A common issue in employment discrimination litigation is the importance that should attach to comments made by representatives of the employer as evidence of discriminatory intent. Employers often argue that comments that might otherwise be seen as discriminatory should be disregarded as "stray remarks." Courts have struggled to find a coherent definition of stray remarks that fairly balances an employer's interest in being held liable only where it is proven to have a discriminatory intent against an ex-employee's interest in being allowed to prove discriminatory intent through the words of the employer's agents.
The Court of Appeals for the Second Circuit recently addressed the stray remarks issue in a helpful way. The case is Tomassi v. Insignia Financial Group, Inc. When Patricia Tomassi was 60 she was hired as Supervisor of Resident Services for a large apartment complex. Soon thereafter, her supervisor, Mr. Stadmeyer, began to refer to her age.
Stadmeyer would begin sentences with “In your day and age. . . and suggest that Tomassi related well to and "could understand the mentality" of PCV/ST's senior residents. Stadmeyer also repeatedly asked Tomassi whether she would be better off retiring so she could "take time off to rest." According to Tomassi's deposition testimony, "[H]e would ask me if I ever thought about retiring. He would ask me if I thought I could keep up with some of the work. He asked me if I was tired of working. . . [W]asn't it time to retire, did I ever think about retiring. Tired of the commute." Tomassi asserted that Stadmayer made such age-related comments to her “once a month, [or] once every couple [of] months."
Over the next couple of years Tomassi received raises and a promotion. Her performance evaluations were good, although there was a criticism of the quantity of work that she produced. Insignia, however, wanted a younger workforce for business reasons.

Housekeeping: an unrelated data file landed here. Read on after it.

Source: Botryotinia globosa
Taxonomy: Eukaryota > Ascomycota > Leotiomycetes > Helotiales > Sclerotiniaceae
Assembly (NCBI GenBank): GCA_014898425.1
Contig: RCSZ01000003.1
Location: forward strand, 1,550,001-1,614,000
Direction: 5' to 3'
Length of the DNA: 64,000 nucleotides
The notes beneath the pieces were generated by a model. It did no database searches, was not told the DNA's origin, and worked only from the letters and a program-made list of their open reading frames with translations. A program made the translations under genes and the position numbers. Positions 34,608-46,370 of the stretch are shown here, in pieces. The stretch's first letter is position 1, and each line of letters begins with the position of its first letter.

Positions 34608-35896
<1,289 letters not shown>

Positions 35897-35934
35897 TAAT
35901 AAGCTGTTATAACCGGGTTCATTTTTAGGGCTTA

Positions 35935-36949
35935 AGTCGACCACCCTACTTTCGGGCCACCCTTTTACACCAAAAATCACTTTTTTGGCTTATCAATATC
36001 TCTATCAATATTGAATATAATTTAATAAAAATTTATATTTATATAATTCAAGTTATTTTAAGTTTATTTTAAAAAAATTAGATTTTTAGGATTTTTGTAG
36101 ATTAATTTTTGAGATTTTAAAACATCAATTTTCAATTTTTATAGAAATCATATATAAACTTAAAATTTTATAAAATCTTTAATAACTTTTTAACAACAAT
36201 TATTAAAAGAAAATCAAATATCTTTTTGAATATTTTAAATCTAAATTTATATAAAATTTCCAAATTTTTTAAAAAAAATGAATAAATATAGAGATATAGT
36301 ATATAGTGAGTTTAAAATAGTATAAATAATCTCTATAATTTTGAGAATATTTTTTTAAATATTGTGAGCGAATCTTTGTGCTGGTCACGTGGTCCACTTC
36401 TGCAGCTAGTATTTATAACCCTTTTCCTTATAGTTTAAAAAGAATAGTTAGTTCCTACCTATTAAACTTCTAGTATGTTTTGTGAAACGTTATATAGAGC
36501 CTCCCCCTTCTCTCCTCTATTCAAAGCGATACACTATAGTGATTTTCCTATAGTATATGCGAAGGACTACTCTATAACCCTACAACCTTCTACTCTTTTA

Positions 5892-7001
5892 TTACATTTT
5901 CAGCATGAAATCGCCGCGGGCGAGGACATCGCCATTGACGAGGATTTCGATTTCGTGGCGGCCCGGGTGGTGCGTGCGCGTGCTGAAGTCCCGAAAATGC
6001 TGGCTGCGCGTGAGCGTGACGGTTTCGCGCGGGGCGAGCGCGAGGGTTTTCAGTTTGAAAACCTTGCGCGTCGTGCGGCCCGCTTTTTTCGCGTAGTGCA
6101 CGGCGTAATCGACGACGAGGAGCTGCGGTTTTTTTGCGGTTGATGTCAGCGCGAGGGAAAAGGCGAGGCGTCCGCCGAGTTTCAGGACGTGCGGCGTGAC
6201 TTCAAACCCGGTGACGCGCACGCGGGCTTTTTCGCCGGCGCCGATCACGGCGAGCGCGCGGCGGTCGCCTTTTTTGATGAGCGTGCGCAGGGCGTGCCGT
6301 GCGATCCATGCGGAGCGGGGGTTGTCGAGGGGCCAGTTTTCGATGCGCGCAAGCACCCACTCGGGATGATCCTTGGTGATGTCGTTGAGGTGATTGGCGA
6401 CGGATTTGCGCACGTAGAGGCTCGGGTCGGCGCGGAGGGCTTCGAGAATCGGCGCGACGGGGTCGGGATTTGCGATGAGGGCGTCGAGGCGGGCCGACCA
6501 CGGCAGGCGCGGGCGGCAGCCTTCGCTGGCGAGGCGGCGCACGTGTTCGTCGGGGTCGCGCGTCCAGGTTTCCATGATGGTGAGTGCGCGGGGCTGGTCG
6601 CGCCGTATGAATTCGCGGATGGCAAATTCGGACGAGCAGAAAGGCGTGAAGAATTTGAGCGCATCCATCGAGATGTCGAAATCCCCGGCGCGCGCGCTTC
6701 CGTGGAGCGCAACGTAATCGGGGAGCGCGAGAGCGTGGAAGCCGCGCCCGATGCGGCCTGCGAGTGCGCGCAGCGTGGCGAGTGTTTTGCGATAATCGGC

Tomassi was fired at age 63 and was replaced by a 25 year old. Stadmeyer falsely told her that he had hired someone with website experience to take over her responsibilities. He later testified that she was not doing her job effectively and efficiently. More, Stadmeyer told Tomassi that he terminated her because she didn't want to work long hours any more and would be better off with a part-time job, perhaps working with seniors.
The trial court entered summary judgment in favor of the defendants on Tomassi's age discrimination. It held that Stadmeyer's statements were stray remarks that were insufficient to support the age discrimination claim.
The court of appeals reversed and sent the case back for a trial. For example, Stadmeyer's assertion to the effect that Tomassi was well suited to work with seniors was not offensive. Nonetheless, it had a strong tendency in the circumstances to show that Stadmeyer believed that, because of Tomassi's age, she was not well suited to deal with the younger tenants Stadmeyer was hoping to attract.
The relevance of discrimination-related remarks does not depend on their offensiveness, but rather on their tendency to show that the decision-maker was motivated by assumptions or attitudes relating to the protected class. Inoffensive remarks may strongly suggest that discrimination motivated a particular employment action.
Because a jury could reasonably construe Stadmeyer's remarks to be evidence of age discrimination, the Second Circuit held that a trial was required.
Managers and HR professionals should not be lulled into a false sense of security by the stray remarks doctrine. While the doctrine itself remains in effect, the Tomassi case makes clear that it will be applied by the courts on the facts of the particular case. In short, there is no bright-line rule that managers can use to determine when their comments will be considered to be stray, and therefore harmless, and when they will be considered as evidence of discrimination.